World briefs


Suicide car bomb in Shiite slum kills 17

BAGHDAD, Iraq – A suicide car bomber killed 17 Shiites in a teeming Sadr City market Wednesday while gunmen in a predominantly Sunni neighborhood shot a convoy of democracy workers, taking the lives of an American woman and three bodyguards.

The attack came one day after car bombings killed scores of university students just two miles away, indicating that al-Qaida-linked fighters are bent on a surge of bloodshed as U.S. and Iraqi forces gear up for a fresh neighborhood-by-neighborhood security sweep.

Although nobody claimed responsibility for either day’s car bombings, such attacks are the hallmark of Sunni militants, who appear to be taking advantage of a waiting period before the security crackdown to step up attacks on Shiites.

Two others were wounded, said Les Campbell, Middle East director of the Washington-based National Democratic Institute. Names were withheld until families could be notified.

German chancellor calls for EU constitution by 2009

STRASBOURG, France – German Chancellor Angela Merkel on Wednesday outlined an ambitious program for her country’s European Union presidency, saying the bloc must set a timetable for adopting an EU constitution.

Merkel told EU lawmakers during her first appearance at the EU assembly that a decision on what to do with the constitution must be reached by June. The constitution was ratified by 18 states but rejected in Dutch and French referendums in 2005.

Merkel said she would consult all 27 EU nations to hear their reservations about the landmark charter and to determine which parts can be rescued to form the basis of a new document.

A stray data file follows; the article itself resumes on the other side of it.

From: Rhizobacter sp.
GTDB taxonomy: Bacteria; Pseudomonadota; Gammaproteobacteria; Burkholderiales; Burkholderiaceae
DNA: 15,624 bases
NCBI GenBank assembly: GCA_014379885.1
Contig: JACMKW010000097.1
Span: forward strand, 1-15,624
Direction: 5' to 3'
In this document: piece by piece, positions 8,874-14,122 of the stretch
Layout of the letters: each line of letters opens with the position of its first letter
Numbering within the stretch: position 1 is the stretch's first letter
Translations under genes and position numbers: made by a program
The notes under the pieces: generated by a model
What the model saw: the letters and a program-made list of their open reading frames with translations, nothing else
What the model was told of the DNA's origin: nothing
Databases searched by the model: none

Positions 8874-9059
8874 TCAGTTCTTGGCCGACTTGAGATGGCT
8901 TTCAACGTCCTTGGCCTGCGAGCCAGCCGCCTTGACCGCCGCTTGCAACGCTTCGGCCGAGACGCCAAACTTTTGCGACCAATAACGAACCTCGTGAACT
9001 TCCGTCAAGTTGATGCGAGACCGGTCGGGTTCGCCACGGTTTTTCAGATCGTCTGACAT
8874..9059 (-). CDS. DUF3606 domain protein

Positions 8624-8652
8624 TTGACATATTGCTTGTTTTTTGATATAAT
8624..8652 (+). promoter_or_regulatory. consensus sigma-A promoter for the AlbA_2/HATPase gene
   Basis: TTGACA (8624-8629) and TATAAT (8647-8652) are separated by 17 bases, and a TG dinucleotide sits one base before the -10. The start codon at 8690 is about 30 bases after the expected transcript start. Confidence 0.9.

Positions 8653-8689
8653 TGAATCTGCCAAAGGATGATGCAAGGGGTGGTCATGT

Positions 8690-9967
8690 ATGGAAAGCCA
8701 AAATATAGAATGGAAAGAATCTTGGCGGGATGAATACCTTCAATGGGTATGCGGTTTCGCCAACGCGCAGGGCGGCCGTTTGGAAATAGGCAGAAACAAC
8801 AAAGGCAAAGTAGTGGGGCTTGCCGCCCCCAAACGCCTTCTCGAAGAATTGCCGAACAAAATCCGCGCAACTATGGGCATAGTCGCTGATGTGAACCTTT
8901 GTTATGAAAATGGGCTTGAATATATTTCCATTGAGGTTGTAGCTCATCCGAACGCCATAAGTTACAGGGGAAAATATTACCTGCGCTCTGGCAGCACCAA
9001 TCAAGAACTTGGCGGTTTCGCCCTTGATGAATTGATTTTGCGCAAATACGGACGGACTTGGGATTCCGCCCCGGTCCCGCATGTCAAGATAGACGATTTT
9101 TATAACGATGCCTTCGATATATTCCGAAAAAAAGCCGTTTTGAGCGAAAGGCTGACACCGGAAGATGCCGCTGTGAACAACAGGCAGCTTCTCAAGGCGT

Germany wants to save as much as possible of the draft text, which was designed to accelerate policy-making and give the EU, now with 489 million people, more visibility on the world stage by creating the posts of EU president and foreign minister.

“We need a foreign minister for Europe. That’s enough of a reason to adopt a constitutional treaty,” Merkel told the European Parliament, earning a standing ovation. “We must give a soul to Europe; we have to find Europe’s soul. Any failure could be a historic failure.”

Merkel also said that completing global trade talks would be one of the priorities of Germany’s six-month presidency, urging Europe to take a “resolute stand” to achieve a successful outcome.

She called for a broad partnership with Russia, but warned that the EU cannot ignore Russia’s squabbles with neighboring countries. She called Russia’s recent decision to cut oil exports in a dispute with neighboring Belarus worrying.

“We intend to do everything we can for a new partnership and cooperation agreement with Russia to begin under the German presidency,” she said. “We need reliable partnership with Russia.”

A dispute between Russia and Poland over a pipeline carrying Russian gas to Europe is holding up negotiations on a new EU-Russia accord. The issue is sensitive amid concerns in many EU nations that they are becoming too dependent on Moscow for oil and gas.

Danish editor of daily that printed prophet cartoons expects debate to continue

COPENHAGEN, DenmarK – An editor of a Danish newspaper that published the controversial prophet Muhammad cartoons said Wednesday he expects the debate about self-censorship in the media and artists’ fear of offending Islam to continue for years.

The Jyllands-Posten daily in 2005 published 12 drawings _ one of them showing Muhammad wearing a turban shaped as a bomb with a burning fuse. Another portrayed him with a bushy gray beard and holding a sword.

The cartoons, which were reprinted in a range of Western media, triggered international protests across the Muslim world and attacks on Danish embassies in January 2006.

Flemming Rose, the culture editor of the newspaper _ one of Denmark’s biggest _ had asked Danish cartoonists to draw Muhammad. He reiterated that the decision to print the drawings was meant as a challenge to a perceived self-censorship, not to insult Muslims.